On Feb. 21, Trevor Noah premiered his first stand-up special since becoming the host of The Daily Show, bringing a lot of the content from his show into the hour and seven minute-long Netflix special.
In the special, Trevor Noah: Afraid of the Dark, Noah touches on poignant topics such as sexism, racism and colonialism, according to the description of the special.
Noah doesn't shy away from expressing his opinions on current events, including the debate surrounding immigration and recently elected President Trump.
"I'll never forget that moment when Donald Trump closed the lead, had a one-in-two chance of being President of the United States," Noah says. "And for the first time in my life, I had white Americans coming up to me going, 'So Trevor, tell me about Africa. What's going on out there?'"
Since Trump's election and subsequent inauguration, comedic lampooning of the Trump administration has skyrocketed. TV comedy is paying more attention to this president and his administration than ever before, as evidenced by Saturday Night Live's increased satire of Trump.
The post-election late night scene, too, has also looked very different recently, with veterans Stephen Colbert (The Late Show) and Jimmy Fallon (The Tonight Show) taking a backseat to relative newcomers Noah (The Daily Show) and Samantha Bee (Full Frontal) in terms of their political satire.
In other words, there's never been a better time to be a part — or consumer — of political comedy.
On Nov. 9, the day after the election, Full Frontal ran a segment called "The Morning After" that hit close to home for a lot of people. In the segment, Bee made a few claims as to who was at fault for the outcome, first blaming herself saying that it was the first time she had voted in an American election, and then blaming white people, calling the gentrification of Brooklyn a "dry run."
Bee also ran a segment called "The Great Unchecked Legislative Fuckfest of 2017" on Feb. 15. In the segment, Bee compares the actions of the current Republican Congress to the actions of "Amish twins on Rumspringa" and says Congress discovering the Congressional Review Act was as excited as "a puppy discovering a dildo."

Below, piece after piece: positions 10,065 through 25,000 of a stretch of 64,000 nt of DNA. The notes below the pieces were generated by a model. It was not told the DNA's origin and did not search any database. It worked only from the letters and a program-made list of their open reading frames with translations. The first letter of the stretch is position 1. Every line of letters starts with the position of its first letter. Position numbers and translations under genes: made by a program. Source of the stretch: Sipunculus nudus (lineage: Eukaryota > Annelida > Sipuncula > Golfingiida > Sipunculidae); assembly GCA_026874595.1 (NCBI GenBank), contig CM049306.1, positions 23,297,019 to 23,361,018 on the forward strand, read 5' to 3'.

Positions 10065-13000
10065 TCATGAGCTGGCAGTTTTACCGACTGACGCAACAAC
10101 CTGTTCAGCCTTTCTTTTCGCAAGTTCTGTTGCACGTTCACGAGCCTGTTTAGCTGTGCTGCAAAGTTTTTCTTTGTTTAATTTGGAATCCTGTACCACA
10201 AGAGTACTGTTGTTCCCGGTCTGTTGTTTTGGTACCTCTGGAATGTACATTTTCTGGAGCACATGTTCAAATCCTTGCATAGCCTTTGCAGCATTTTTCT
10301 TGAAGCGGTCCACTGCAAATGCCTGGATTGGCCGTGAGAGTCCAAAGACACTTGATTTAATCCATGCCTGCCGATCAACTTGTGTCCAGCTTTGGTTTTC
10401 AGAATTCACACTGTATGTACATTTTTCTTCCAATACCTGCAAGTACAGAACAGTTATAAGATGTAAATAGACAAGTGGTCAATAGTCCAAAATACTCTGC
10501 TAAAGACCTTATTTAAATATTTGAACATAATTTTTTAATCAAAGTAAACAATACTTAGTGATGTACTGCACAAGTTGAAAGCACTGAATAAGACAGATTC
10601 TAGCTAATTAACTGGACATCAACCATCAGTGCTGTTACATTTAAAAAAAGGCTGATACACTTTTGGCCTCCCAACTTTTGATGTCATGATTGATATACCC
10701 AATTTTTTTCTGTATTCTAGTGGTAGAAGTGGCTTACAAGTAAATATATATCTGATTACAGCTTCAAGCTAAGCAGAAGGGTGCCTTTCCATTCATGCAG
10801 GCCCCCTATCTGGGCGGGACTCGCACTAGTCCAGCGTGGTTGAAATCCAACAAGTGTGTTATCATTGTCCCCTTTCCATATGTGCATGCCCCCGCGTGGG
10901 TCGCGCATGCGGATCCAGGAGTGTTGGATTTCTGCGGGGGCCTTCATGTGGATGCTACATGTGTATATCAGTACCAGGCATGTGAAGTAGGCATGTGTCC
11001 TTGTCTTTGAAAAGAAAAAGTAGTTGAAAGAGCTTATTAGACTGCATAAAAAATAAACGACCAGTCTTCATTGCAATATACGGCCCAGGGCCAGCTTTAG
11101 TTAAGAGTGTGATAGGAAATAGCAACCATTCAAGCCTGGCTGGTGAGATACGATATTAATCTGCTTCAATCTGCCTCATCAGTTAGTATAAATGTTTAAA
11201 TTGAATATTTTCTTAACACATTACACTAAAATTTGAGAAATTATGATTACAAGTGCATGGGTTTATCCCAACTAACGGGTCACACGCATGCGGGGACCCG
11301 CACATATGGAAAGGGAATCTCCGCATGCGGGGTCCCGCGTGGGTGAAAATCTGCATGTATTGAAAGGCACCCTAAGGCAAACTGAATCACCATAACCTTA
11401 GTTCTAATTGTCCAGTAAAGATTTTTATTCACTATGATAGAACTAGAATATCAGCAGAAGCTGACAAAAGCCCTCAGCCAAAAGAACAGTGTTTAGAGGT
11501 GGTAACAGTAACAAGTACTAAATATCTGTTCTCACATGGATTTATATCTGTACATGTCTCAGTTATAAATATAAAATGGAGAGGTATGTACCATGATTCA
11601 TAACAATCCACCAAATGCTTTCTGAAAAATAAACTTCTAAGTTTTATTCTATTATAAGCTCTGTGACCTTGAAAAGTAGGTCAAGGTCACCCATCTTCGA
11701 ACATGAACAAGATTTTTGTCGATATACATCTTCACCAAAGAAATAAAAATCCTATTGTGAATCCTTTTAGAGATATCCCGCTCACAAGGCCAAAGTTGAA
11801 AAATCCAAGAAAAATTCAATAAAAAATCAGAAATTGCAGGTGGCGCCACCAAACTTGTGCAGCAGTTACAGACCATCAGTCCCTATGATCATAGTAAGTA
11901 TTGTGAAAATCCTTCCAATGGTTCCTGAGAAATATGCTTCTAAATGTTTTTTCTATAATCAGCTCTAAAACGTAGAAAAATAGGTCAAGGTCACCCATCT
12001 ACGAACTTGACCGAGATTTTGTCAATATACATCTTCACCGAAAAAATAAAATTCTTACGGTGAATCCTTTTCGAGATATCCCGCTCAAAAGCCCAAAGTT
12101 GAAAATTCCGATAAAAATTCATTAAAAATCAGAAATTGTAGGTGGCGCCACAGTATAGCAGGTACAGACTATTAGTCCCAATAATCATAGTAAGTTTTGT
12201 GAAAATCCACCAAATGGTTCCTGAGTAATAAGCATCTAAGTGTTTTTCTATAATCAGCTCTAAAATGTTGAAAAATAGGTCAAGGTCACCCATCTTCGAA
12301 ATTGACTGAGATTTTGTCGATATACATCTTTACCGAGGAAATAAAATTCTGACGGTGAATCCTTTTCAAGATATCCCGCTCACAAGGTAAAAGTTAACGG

But political comedy hasn't always been approached this way. Take, for example, the response to the administration of former President Barack Obama.
In his 2013 stand-up special Buried Alive, Aziz Ansari tells the story of meeting Obama.
"This dude acts the exact same way I would act if I was the President!" Ansari jokes. He goes on to make more jokes at the former president's expense, but none of them are ill-intentioned.
Probably the most recognizable piece of comedy that surfaced during the Obama's presidency is the Key & Peele sketch featuring Jordan Peele's Obama impersonation and Keegan-Michael Key's Luther, Obama's anger translator.
Key's Luther and Peele's Obama made their first appearances in the pilot episode of Key & Peele in Jan. 2012, only 11 days after Obama's second inauguration. Eventually, the sketch become so successful Key made an appearance as Luther at the 2015 White House Correspondents Dinner for the real Obama.
When these well-intentioned (and hilarious) forms of comedy are compared with some of the sketches and segments that we have seen since Trump's inauguration, the level of respect afforded to Obama while he was in office far outweighs that shown to Trump.
Alec Baldwin's less-than-flattering Trump impression — not to mention the incredible Melissa McCarthy as Sean Spicer — has dominated recent episodes on SNL, which has reached a more than 20-year high in ratings, as well as my social media feeds.
Comedians during the Obama administration were able to talk about things besides politics because people weren't always afraid of what the next big political event would be. Not only is the political humor of today more biting; it also has become increasingly more prevalent.
That difference can even be seen in jokes made about Obama since Trump entered office.
In Afraid of the Dark, Noah makes fun of the former president by imitating his mannerisms when getting off of Air Force One and singing "Girrrl, I wanna take you there, give you my Obamacare." Compare that to his joke about white people asking Noah about Africa following Trump's election and the difference is obvious.
Many comedians, including Bee and Noah, have experienced ratings boosts since Trump's inauguration. But just because they are receiving more attention, however, doesn't mean they are happy about the situation.
"Please don't write something stupid like 'What a lucky break a Trump presidency is for comedians, the jokes just write themselves,'" Bee said in her "The Morning After" segment. "No, no , no, shut up, jokes don't write themselves … and this isn't good for anyone."